In 2006, the Federal Trade Commission (“FTC”) approved the merger of Seagate and Maxtor while, a few months prior in 2005, Antitrust Division of the Department of Justice (“DOJ”) approved the merger of WebCT and Blackboard, neither issuing a second request for information. In both cases, the two merging firms had sufficiently high market shares that most analysts expected at least a second request, if not some call for divestitures. Yet, the DOJ and the FTC did not issue a second request, much less initiate a suit to block the merger, proving that high market shares do not always guarantee second requests.

On October 12, 2005, Blackboard announced that it would acquire WebCT for $180 million. Both of the companies produced Course Management Software (“CMS”), which enables universities and colleges to place critical academic information, such as taped classes, class registration, and grades, on the Internet, allowing students to access and professors and administrators to update the information more conveniently. Blackboard held the lion’s share of the market, controlling approximately 54% of the market, while WebCT had approximately 27% of the market, meaning that Blackboard would acquire 81% of the market through the acquisition, giving it a potential monopoly. Although smaller players, such as Desire2learn, Jenzabar, Angel Learning, and ConcordUSA also served the CMS market, they tended to focus on smaller institutions, meaning that their ability to compete with Blackboard and WebCT for larger contracts was questionable. Larger database companies, such as Oracle and SAP, did not have a proven product, meaning that colleges and universities could be wary of ordering a product without having it first evaluated by other institutions.

Despite these high market shares, the DOJ did not issue a second request to investigate the merger. Although the DOJ had defined a narrow market when litigating Oracle’s purchase of Peoplesoft, limiting the market by function and customer, in this case the DOJ found that CMS was not sufficiently different from other types of software that other companies could not make it or could not scale up current versions of software designed for smaller institutions. In addition, the DOJ may have looked at the fact that 59% of higher educational institutions did not use any CMS suite, indicating that the software competed against traditional methods of course distribution and non-academically oriented suites.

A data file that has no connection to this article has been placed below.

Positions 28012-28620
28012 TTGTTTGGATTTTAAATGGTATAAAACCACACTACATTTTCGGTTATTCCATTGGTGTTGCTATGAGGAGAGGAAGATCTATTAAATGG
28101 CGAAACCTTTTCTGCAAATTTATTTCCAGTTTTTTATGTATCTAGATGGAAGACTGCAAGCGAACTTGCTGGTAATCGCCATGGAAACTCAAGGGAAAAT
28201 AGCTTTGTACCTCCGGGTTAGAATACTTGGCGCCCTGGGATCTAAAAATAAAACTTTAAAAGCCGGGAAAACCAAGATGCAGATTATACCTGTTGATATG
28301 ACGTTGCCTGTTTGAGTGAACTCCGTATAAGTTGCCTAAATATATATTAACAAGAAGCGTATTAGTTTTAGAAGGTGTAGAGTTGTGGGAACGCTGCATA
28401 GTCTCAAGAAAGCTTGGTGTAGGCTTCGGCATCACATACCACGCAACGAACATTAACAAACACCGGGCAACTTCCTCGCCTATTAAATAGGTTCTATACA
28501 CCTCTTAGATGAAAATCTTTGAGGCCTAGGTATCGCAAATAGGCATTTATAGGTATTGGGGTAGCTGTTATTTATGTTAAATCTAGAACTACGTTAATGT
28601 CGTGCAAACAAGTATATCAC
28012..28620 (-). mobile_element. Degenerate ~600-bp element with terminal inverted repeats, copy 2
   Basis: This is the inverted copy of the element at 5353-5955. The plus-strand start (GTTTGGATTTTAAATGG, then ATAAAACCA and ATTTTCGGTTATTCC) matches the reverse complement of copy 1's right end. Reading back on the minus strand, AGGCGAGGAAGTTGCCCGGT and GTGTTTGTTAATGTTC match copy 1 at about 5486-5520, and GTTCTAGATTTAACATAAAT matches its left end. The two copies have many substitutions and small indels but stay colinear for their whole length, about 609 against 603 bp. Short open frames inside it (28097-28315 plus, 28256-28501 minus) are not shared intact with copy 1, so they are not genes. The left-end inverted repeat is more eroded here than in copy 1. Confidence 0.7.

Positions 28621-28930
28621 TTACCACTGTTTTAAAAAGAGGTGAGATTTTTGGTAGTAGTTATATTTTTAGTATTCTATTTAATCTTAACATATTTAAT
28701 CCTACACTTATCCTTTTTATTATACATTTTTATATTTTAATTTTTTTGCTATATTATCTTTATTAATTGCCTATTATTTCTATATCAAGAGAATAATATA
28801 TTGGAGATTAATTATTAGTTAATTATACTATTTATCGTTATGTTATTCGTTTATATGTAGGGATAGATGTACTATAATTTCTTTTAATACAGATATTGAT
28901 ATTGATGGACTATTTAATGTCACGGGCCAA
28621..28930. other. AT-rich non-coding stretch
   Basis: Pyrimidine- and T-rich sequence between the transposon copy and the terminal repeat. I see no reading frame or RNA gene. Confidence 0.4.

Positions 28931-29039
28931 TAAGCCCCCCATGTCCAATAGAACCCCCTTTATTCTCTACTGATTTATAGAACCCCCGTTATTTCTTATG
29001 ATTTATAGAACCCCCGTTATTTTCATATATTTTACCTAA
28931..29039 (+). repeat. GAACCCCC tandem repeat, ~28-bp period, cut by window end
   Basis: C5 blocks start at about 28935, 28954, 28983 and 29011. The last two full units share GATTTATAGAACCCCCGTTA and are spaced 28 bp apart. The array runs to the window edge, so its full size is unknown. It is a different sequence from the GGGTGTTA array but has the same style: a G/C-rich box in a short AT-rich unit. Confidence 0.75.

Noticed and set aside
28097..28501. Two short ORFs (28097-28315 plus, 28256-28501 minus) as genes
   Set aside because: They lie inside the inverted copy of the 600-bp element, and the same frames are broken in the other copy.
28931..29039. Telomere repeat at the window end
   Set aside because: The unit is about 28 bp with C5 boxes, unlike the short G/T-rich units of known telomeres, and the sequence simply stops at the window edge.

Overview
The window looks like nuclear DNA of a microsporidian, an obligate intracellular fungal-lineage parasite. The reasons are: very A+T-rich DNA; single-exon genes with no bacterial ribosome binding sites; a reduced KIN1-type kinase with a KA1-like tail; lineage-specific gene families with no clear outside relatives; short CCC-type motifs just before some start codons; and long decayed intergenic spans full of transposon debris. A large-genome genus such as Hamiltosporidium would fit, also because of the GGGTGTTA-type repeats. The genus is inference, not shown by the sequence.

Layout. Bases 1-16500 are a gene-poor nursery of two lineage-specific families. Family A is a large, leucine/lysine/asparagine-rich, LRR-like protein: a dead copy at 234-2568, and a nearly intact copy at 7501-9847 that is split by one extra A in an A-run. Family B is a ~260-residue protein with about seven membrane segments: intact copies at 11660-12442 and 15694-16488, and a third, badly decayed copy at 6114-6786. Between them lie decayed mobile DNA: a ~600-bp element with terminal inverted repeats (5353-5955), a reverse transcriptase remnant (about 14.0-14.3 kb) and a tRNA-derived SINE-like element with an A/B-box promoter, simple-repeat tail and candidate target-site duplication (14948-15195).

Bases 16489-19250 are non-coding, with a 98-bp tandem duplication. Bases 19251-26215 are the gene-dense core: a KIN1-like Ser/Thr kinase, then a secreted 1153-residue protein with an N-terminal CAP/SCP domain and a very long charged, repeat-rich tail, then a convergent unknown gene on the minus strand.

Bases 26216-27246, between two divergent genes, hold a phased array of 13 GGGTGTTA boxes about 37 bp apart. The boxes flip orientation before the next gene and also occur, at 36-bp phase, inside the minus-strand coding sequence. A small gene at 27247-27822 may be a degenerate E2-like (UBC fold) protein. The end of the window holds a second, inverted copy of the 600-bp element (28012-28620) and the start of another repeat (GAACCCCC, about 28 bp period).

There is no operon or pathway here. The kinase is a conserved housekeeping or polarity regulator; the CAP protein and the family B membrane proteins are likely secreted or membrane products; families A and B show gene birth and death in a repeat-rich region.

One month after the DOJ cleared Blackboard’s purchase of WebCT, Seagate and Maxtor, two hard drive manufacturers, announced that they had entered into a merger agreement. Seagate and Maxtor had large shares of the worldwide hard drive markets, with Seagate selling 30% of the hard drives in 2005, while Maxtor sold 20%, for a combined share of 50%, although Seagate would control upwards of 60% of the market for hard drives used in enterprise servers and desktop computers. The next largest competitor, Western Digital, had approximately 15% of the overall market.

The FTC did not issue a second request to investigate the transaction, despite the high market shares. Part of the explanation may be found in the dynamics of the hard drive market, where the final manufacturers have a great deal of influence over the design of the inputs. For example, Maxtor had 75% of the market for hard drives for consumer electronics in 2003. The next year, however, Seagate and Western Digital entered the market with their own products, and Maxtor’s share dropped to 30% by the end of 2004. In the overall consumer electronics hard drive market, Maxtor’s share dropped to 8%, because it did not produce a 1” or 2.5” drive, which became increasingly important as products continued to decrease in size. Although the production of hard drives requires enormous capital investments along with substantial technical expertise, the FTC must have found that the final equipment manufacturers had sufficient market power and that a sufficient number of companies had the hard drive manufacturing capability to make an attempt at exercising market power potentially fatal. Finally, the FTC may have noted that the hard drive market, far from enjoying price stability, faced constant price decreases even as quality increased, leading to the conclusion that the market was very competitive.

DOJ’s approval of Blackboard’s purchase of WebCT and the FTC’s approval of Seagate’s purchase of Maxtor could be seen as a sign that the agencies have backed off aggressive merger enforcement. However, the more logical explanation may be that both agencies seriously consider the threat of entry as a deterrent to market power abuse, particularly in markets that have demonstrated past pricing pressure or which are niche segments of an overall market with many larger competitors. Going forward, merging companies with potential problems from high market shares should emphasize present and potential competitors in broad product markets going into an investigation, rather than waiting for the agencies to raise concerns.

Authored by:
Christopher Bowen